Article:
Daily Market Update 7 March 2014 - Aussie rockets to uncomfortably high levels
As they have done so since November 2013, the ECB left their key refinancing rate steady at 0.25% at their March policy meeting. Scuttling expectations that the governing council was on the cusp of providing additional monetary easing in the wake of benign inflation pressures, ECB President Mario Draghi spoke with reporters following the decision, telling them that while inflation was likely to remain at current levels in the coming months, it would likely rise back towards their 2% target over the medium term. That line, coupled with the reiteration that the level of the Euro is not a policy target, sent the Euro sharply higher with the EURUSD touching a fresh 2-year peak of 1.3873. Whether such a strong currency is a good thing, inflation sits near multi-year lows while producer price inflation is already there, is yet to be determined.
As expected, the Bank of England left their bank rate and asset purchase program steady at 0.5% and £375b at their March policy meeting. No statement was released alongside the decision meaning details of the meeting won’t be known until the MPC minutes are released on March 19.
US initial jobless claims fell heavily last week with a decline to 323k reported. The reading was well below the upwardly-revised 349k pace of the previous corresponding week and forecasts for a decline to 336k with total first-time claimants now sitting at the lowest level seen since the beginning of the year.
Planned US job cuts fell heavily in the year to February with the Challenger layoffs survey falling by 24.4%. The reading was a sharp improvement on the 11.6% increase seen in the year to January with the decline the sharpest recorded since May 2013.
US factory orders continued to slide in January, declining 0.7% against expectations for a fall of 0.5%. The reading followed a downwardly-revised 2% contraction in December with orders now having fallen in five of the past 7 months.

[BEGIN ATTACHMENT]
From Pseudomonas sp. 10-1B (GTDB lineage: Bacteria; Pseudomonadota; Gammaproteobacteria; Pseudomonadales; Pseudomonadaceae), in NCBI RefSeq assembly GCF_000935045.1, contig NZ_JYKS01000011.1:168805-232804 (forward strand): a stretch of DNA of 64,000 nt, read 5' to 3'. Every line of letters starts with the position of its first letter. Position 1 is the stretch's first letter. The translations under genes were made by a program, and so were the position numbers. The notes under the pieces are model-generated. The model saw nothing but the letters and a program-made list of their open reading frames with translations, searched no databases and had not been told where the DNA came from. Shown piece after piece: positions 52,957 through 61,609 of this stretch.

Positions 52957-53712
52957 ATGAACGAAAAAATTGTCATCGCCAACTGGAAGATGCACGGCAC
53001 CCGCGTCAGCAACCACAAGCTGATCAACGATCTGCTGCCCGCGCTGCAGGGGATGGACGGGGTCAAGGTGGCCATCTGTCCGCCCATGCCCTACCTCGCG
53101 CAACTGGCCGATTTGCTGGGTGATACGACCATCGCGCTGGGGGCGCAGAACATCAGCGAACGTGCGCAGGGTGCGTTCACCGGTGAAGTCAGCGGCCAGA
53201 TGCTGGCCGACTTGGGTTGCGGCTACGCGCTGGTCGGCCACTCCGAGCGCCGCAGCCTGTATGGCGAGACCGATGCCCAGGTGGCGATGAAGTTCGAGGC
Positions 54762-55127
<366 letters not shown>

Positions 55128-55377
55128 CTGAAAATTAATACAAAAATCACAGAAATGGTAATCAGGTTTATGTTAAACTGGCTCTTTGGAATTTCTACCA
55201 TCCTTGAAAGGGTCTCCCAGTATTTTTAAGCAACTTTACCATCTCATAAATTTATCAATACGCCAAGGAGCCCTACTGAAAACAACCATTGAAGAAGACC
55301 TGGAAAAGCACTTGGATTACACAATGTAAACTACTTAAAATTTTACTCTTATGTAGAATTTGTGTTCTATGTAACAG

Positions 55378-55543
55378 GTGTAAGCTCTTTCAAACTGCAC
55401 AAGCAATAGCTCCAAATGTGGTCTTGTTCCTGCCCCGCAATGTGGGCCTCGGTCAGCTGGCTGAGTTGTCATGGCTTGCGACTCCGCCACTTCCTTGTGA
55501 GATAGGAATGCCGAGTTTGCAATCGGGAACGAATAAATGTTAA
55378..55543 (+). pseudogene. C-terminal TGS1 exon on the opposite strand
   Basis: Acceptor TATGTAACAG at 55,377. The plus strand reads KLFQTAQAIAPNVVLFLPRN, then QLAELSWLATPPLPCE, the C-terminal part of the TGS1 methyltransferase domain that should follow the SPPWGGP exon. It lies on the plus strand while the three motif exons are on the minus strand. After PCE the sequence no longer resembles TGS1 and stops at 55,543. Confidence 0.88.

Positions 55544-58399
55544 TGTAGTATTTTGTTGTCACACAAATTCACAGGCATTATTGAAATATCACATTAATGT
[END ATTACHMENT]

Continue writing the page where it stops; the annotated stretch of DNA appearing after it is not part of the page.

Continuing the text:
William Dudley, New York Federal Reserve President, had a wide-ranging discussion with Jon Hilsenrath of the WSJ overnight with the permanent FOMC voter discussing economic conditions, both past, current and expected, along with the outlook for monetary policy. For those interested in what he said, the story can be found here.
Canadian building permits rose strongly in January with an increase of 8.5% recorded. The increase was a sharp improvement on the downwardly-revised 4.8% decline of December and expectations for an increase of 1.7% with the month-on-month gain the sharpest seen since July 2013.
German factory orders rose strongly in January with an increase of 1.2% reported. The rise was ahead of expectations for an increase of 0.9% and followed an upwardly-revised 0.2% decline in December and left the year-on-year increase at 8.4%, the sharpest rate of improvement since July 2011.
French unemployment fell in Q4 2013 with a decline to 10.2% reported. The reading was below the downward-revised 10.3% rate of Q3 and forecasts for an increase to 11.0% with unemployment now sitting at the lowest level seen since Q4 2012.
Greek unemployment fell in the final month of 2013 with a decline to 27.5% reported. The reading was an improvement on the downwardly-revised 27.6% rate of November and left unemployment at the equal-lowest level seen since April 2013.